I ended up winning my last three matches, against Humans, the Lantern mirror and Jeskai Tempo to finish off 12-4, good enough for 15th place and an 8-2 record with Lantern Control.
While one player did make Top 8 with a 12-4 record, I knew that I would never have the tiebreakers for it, having started the event 2-2 and having amongst the worst tiebreakers of tthe 6-2 players. I didn't care. Top 16 honestly felt like Top 8 to me. Not only was this the best finish I've ever had at a Pro Tour, it was two more wins than I've ever earned before.
And I did it with Lantern Control, a deck that I truly love playing. This was the most fun Pro Tour I have ever played. I'm just going to come out and say it. Lantern Control might be my favorite deck I have ever piloted. Come at me. Lantern Control is Legacy Miracles ported to Modern. It has the same style of control over a game, and there are so many micro decisions that matter in the early turns. I love walking the tightrope of finding the cards I need while keeping my opponent off finding what they need. It's extremely skill-testing Magic for both players.
Finishing Top 32 at the Grand Prix and Top 16 at the Pro Tour pushed me from 20 Pro Points to 38 in the span of two weeks. I went from being in fine shape to make Gold to being locked for Gold, in fine shape to make Platinum and in reach of qualifying for Worlds. I also now have another avenue to make Worlds: Constructed Master. I've gone 8-2 in Constructed at both Pro Tours this season, and with the last Pro Tour being a team event, there is only one more Pro Tour left to determine who will win Constructed Master and qualify for Worlds that way. Right now, I'm tied with Immanuel Gerschenson at one point behind John Rolf, who has gone 8-2 and 8-1-1. Another 8-2 finish might be enough to get me there.
With Lantern Control winning the Pro Tour in the hands of Luis Salvatto, social media has blown up with talk of banning the deck over the past week. Other people have written great articles about why Lantern Control should not be banned, so I'm going to just stick to a few points.
Lantern was played by nine players out of 465, less than 2% of the field, many of them very high-level players who are expected to perform well and go very far in a tournament. Only six of those players made it to Saturday. Lantern Control only had a little above a 50% win rate. Lantern only accounted for 3% of the total draws in the tournament, one of which was against White-Blue Control, which itself accounted for 31% of the total draws in the tournament. Cryptic Command was more problematic for matches finishing than Lantern was, at least at this event.
Lantern Control did not have a dominating performance at this Pro Tour. If Luis Salvatto lost his last round and didn't make Top 8, nobody would have said anything. If he lost the quarterfinals, nobody would have said anything. Just because he ended up winning in a Top 8 that was full of very favorable matchups doesn't suddenly mean it's open season on calling for bannings. Just because the deck isn't fun to play against doesn't mean it should be banned. Most people who hate playing against Lantern also have no clue how to beat it. Maybe learning the matchup and the intricacies of beating the deck would make the deck more fun to play against. It certainly did for me.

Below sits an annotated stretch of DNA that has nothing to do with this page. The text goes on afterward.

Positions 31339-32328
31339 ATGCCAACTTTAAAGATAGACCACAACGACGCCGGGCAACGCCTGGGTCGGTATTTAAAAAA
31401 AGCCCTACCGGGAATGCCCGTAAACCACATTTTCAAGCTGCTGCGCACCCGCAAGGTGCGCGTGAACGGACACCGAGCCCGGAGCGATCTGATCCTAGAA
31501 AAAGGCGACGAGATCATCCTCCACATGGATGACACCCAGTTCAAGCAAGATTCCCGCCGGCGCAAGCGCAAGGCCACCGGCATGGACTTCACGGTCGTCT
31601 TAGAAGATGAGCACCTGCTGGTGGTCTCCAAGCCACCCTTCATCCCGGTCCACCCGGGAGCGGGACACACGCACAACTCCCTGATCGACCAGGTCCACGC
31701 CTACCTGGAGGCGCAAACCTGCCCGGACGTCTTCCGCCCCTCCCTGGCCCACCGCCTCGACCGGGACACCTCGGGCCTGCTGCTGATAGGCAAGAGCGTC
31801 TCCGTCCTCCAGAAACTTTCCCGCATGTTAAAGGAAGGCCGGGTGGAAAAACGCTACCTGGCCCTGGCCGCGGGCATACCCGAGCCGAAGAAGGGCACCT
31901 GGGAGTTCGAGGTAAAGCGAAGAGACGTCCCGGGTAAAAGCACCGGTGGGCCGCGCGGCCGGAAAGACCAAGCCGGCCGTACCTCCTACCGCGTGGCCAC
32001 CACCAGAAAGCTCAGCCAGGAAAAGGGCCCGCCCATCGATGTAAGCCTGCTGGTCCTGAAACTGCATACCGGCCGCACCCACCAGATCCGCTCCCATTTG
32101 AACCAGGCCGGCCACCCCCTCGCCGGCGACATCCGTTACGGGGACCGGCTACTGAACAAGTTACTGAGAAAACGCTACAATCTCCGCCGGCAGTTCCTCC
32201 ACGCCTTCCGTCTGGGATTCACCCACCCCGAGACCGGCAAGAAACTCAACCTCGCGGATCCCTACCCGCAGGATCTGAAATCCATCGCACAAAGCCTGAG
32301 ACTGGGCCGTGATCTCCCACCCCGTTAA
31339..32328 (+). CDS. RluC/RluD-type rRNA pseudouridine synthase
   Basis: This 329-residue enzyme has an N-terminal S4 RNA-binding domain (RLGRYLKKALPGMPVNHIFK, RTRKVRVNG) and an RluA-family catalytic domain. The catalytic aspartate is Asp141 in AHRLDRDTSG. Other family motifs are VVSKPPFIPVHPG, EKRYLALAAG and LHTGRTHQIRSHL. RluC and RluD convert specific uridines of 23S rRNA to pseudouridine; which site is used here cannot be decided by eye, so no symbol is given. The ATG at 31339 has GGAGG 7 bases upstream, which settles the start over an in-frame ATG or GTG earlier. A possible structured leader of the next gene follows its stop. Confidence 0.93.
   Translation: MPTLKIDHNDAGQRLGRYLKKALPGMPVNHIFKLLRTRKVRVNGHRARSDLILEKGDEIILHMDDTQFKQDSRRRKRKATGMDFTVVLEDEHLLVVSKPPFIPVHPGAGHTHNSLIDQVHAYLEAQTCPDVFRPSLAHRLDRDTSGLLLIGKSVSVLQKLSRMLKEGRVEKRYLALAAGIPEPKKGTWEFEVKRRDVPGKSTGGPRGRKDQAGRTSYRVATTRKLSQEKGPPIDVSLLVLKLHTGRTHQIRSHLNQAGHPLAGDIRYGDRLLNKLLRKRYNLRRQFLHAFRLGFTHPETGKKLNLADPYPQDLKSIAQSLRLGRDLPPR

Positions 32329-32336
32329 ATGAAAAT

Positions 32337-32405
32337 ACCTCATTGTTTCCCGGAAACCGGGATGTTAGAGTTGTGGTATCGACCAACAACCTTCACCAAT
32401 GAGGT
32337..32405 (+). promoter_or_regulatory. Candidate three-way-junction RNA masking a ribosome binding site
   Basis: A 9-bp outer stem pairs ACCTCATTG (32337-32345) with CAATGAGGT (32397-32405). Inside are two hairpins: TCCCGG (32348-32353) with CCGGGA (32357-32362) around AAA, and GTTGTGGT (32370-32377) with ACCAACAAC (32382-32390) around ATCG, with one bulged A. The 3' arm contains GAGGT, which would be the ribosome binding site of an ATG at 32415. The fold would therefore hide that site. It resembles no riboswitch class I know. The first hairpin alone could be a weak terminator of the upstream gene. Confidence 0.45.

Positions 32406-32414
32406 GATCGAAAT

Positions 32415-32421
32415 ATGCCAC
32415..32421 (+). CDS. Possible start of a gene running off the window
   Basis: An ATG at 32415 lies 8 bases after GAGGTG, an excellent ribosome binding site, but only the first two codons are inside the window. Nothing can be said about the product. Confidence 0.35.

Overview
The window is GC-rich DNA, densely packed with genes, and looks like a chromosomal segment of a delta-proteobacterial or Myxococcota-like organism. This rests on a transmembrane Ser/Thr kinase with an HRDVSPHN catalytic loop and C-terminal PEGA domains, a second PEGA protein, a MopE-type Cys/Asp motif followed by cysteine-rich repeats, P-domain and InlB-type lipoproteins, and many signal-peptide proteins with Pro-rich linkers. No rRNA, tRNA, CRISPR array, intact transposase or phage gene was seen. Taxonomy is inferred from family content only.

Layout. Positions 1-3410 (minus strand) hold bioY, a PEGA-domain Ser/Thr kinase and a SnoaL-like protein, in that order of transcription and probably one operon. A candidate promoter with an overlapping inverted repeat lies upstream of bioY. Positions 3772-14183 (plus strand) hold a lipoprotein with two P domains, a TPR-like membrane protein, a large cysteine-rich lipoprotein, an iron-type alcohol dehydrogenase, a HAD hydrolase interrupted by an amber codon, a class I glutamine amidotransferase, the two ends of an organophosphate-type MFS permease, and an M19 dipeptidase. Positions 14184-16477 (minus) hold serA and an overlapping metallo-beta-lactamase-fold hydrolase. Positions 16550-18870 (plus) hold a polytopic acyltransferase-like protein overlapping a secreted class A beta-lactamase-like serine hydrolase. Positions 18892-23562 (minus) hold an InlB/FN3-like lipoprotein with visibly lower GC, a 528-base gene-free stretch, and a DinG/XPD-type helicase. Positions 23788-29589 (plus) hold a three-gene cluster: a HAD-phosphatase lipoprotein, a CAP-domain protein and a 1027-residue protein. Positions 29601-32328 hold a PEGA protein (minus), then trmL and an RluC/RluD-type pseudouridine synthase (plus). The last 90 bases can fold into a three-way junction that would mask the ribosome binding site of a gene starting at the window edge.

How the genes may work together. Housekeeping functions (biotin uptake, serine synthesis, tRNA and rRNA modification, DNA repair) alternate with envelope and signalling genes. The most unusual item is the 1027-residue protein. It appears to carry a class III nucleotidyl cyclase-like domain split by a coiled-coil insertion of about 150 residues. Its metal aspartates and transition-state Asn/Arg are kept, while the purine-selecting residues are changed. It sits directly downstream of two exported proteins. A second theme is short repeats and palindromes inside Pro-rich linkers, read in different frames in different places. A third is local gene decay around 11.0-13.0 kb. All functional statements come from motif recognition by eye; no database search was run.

Lantern Control can never consistently be the best deck in the format. It is eminently beatable. Tron smashes it. Jund smashes it. CoCo decks are favored against it. Lantern is not equipped to beat certain cards, like Eidolon of the Great Revel or Tireless Tracker, or any number of other anti-Lantern cards that can beat win a game all by themselves. The deck is powerful, but it is also fragile and it can crumble pretty easily. It's not Miracles. If you come at it, it will fade away. It's not Eggs. It doesn't cause players to wait 20 minutes for one turn to finish after time has been called.
If you ban Lantern Control, you are not banning it because it is too good of a deck. You're banning it because it isn't a fun deck. And if you're going to ban decks because they aren't fun, then decks like Tron should also not remain legal. Tron is by far my least favorite deck to play against in any format, ever, and I've sat here losing to Tron for six years straight in Modern, yet I don't think Tron needs to be banned. Let's not kid ourselves. Tron stifles gameplay interaction just as much if not more than Lantern Control does, and Tron makes up a way higher percentage of the metagame. Calling for a Lantern Ban only makes sense in the context of also calling for a ban on other decks that stifle fun.
Lantern might be my favorite deck I've ever played. They banned Pod, and I said nothing against it, because Pod was too good. They banned Twin, and I said nothing against it, even if Twin wasn't too good. They banned Eldrazi and Dredge, and I said nothing because those decks were too good. They banned Legacy Miracles and I said nothing against it, because I agreed that Sensei's Divining Top was too good. I've sat by and let them ban all my favorite decks without saying anything against them, because I felt they were justified in those bans.
This time, I'm saying something. I frankly do not believe Lantern Control is a deck that justifies a ban. I've advocated for all of my other favorite decks to get banned when I felt they deserved it. This one does not.
Lantern Control is one of the most unique decks we've ever seen, built by a conglomeration of excited brewers on the MTGSalvation forums years ago. It does something that no other deck in Magic's history does, and it does so in a shell that promotes interesting, skill-testing games of Magic. It isn't overpowered. In fact, it's exactly the right power level to be a playable, but not overbearing deck in Modern. If a unique deck that promotes interesting puzzle-oriented gameplay at a balanced power level isn't the kind of deck that should be featured in Modern, Magic's most diverse format, then what should be? Lantern Control is exactly what Modern should be and Lantern is a walking advertisement for the kind of ingenuity, brewing and resourcefulness that makes Modern great.
And for once, I'll be truly heartbroken if my pet deck gets banned.
- Brian Braun-Duin